The music industry treats black women less affectionately than a toddler would a gold coin; if the industry finds someone they like, they try to swallow her whole, and if not they throw them away to find something else to play with. It’s a wonder these three black women have carved out this space and influenced one another aesthetically and musically. Like the DJ’s turntable, black music in the United States is a revolving and continuous revisit to our collective past and a re-articulation of conditions from that past that have carried into our present. Like the master DJ, black musicians are able to live in both the distant past and the new present, adding and subtracting sounds to assert their personal flair within a larger black musical canon. The past is just as important as the present in hip-hop, which explains the blasphemous implication of Banks’ taking to Twitter and going at the Auntie/Mother of all things cool, Erykah Badu.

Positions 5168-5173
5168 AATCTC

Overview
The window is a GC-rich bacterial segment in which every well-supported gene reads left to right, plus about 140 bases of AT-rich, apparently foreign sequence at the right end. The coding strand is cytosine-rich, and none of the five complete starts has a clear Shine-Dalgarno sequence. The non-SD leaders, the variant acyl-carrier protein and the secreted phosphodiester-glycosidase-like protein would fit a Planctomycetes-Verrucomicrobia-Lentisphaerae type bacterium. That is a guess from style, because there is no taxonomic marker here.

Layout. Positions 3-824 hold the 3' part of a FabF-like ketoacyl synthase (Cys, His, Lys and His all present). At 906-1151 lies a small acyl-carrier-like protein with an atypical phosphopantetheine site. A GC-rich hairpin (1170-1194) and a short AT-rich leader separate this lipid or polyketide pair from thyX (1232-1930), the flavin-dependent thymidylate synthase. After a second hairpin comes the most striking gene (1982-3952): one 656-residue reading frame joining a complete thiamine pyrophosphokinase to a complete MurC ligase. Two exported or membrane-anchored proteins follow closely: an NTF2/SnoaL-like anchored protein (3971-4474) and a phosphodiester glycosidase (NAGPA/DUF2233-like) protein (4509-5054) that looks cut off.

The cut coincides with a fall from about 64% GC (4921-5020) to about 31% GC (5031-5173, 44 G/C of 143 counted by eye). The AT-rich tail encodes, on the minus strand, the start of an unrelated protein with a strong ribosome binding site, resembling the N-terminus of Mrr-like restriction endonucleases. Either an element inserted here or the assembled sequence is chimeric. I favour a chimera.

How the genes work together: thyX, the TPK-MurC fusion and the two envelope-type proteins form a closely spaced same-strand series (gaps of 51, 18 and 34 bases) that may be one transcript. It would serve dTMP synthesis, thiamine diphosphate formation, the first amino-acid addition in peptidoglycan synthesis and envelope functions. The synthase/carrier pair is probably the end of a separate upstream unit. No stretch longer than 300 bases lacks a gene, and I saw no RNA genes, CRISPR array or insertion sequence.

Yeah, okay, this happened in like February so it’s not really “news” per se. But that “Twitter Fight” coupled along with Banks’ caping for the serial rapist Bill Cosby jives against her proclamation of black female solidarity she pushes over the airwaves, in interviews with radio stations, and in her empowering messages of black female agency in the face of shady record executives. I started thinking about why we love and why some have grown disenchanted with her over the past year and I think it’s tied to this tension. I, myself, loved that she went after Iggy Azealia for her cultural insensitivity and black cultural appropriation; but also could not stand it when she exonerated Cosby—a display, to me, of a kind of rape culture insensitivity—of his multiple crimes. Insensitivity, when it comes to rape culture, has dire effects on black women globally. It’s not my place to say whether or not Banks is really here for black women or not but this tension does shed light on the difficulties of being young, black, and woman in the mainstream—during a time in life when ideas are concretizing and old values are being shed for ones that hopefully will remain strong throughout life.